Yesterday I got a call from my daughter. She thought she was in labor—but couldn’t be sure. I had agreed to come and take care of her nearly 3-year old son, Kaden during the at home water birth. I had planned to head to Lincoln, NE in a day or two anyway, so I packed my things and headed down the road about 2:30 in the afternoon from St. Paul.
The sun was out and all around the January snow was blindingly white. Milt had gone north to collect sound for the Iron Range radio doc he is working on, so I was alone. It’s strange. My mind was drifting through all of the other times I had headed down a road alone for one event or another, my body in a kind of tense waiting and anticipation.
When I was younger and first living in South Dakota, I felt this as I was speeding across South Dakota, into Minnesota and up to the North Country. In that stage of my life, the thing I was anticipating was the moment I would drive up to my parents’ house and they would run out to hug and kiss me. In particular, I wanted my dad. He was never shy about planting a kiss right on my lips--and I waited a hundred miles for that kiss.
Another time, I was traveling from Tucson to see Milt. We were newly in love and had been separated for a couple of weeks. I drove straight through the night, and all I could think about was the moment I would drive up to wherever he was and then I would be in his arms again. It was almost like a terrible beautiful thirst—the need for his arms around me.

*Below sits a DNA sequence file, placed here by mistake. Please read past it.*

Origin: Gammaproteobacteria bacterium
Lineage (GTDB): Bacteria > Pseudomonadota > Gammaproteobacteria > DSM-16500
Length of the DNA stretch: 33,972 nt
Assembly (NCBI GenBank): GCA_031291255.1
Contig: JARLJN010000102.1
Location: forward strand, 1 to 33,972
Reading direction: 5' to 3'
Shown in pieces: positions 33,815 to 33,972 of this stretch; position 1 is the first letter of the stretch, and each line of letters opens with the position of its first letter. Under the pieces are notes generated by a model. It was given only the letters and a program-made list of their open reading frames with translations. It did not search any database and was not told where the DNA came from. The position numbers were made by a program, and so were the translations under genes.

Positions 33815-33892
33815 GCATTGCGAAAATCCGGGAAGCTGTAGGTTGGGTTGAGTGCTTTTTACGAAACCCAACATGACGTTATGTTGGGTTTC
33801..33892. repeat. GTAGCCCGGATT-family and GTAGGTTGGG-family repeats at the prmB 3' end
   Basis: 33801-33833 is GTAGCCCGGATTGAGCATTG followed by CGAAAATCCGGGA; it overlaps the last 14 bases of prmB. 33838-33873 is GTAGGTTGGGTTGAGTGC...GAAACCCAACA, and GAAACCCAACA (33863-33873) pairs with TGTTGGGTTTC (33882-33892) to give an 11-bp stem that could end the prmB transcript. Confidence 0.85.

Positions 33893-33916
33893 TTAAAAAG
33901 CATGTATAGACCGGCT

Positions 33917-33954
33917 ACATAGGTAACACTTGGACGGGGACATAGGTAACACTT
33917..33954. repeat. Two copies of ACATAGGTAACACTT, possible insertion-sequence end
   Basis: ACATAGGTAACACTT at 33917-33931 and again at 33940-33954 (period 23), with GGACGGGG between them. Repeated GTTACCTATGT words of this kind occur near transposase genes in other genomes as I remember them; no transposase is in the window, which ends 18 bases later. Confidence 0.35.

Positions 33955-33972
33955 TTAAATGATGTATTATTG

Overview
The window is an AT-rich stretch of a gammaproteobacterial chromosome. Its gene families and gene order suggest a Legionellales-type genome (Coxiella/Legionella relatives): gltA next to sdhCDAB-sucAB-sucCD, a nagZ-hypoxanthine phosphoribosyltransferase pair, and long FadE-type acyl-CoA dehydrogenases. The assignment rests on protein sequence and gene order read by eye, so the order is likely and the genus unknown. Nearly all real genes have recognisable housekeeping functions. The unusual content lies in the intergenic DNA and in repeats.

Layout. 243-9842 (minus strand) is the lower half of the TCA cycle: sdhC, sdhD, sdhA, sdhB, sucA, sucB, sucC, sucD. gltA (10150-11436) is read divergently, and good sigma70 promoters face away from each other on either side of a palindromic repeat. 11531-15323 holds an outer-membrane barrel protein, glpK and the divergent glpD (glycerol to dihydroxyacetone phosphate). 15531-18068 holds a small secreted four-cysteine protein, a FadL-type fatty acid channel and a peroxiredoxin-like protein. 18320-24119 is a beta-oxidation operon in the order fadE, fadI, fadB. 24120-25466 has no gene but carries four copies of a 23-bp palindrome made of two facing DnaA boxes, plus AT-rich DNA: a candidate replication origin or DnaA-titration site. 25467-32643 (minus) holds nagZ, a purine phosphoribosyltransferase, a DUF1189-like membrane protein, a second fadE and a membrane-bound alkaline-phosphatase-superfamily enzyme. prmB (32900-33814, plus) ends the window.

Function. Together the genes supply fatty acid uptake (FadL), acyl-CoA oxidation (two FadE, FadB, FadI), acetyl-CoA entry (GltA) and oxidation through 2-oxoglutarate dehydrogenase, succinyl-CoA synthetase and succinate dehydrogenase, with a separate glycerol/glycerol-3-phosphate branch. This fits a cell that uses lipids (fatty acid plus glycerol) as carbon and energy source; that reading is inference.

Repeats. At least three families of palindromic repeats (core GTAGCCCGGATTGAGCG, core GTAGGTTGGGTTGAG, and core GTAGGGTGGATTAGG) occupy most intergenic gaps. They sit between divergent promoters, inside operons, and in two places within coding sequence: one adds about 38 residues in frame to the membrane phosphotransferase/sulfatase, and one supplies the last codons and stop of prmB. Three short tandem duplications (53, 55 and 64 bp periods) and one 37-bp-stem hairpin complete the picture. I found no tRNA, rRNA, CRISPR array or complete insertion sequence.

Then, a couple of years later, it was a racing trip across SD and into northern Minnesota. I was trying to make it home before my father died. That was a terrible feeling, a moonless summer night, endless miles, my heart heavy in my chest, my need for my dad so great that I couldn’t stop the tears from falling. I made it before he died. In fact, all eight of his children made it. We circled his bed with my mother and said our goodbyes. The most beautiful and terrible moment that day was when my dad pulled the oxygen mask off of his face, and my mother’s hand automatically went to put it back to his mouth. The doctor standing next to her very slowly and so sweetly put his hand over hers to stop the movement. My father died just moments later. It was as if the doctor said, without words, there is no better time for him to go. He knows he is loved.
And then the times, like yesterday, when I was skimming across so many miles anticipating not a kiss, not an embrace . . . and not a death . . . but the birth of my granddaughter. I was tired, but each hotel or motel I passed by I just thought about how disappointing it would be if I chose to get a room and ending up missing the birth. I drove and drove, thinking about how close to death a birth can be—and how close a birth can be to death. It is sometimes confusing, but we handle it all because it is the cost of doing business as a human being. We live. We die.
Mackenna Marie Millard entered the world at 5:11 in the morning. We were all around her and she was laboring in a birth pool in the middle of her living room. The strain of the contractions was both terrible and beautiful and both showed on her pretty face.
And then—a new life . . . and it begins again.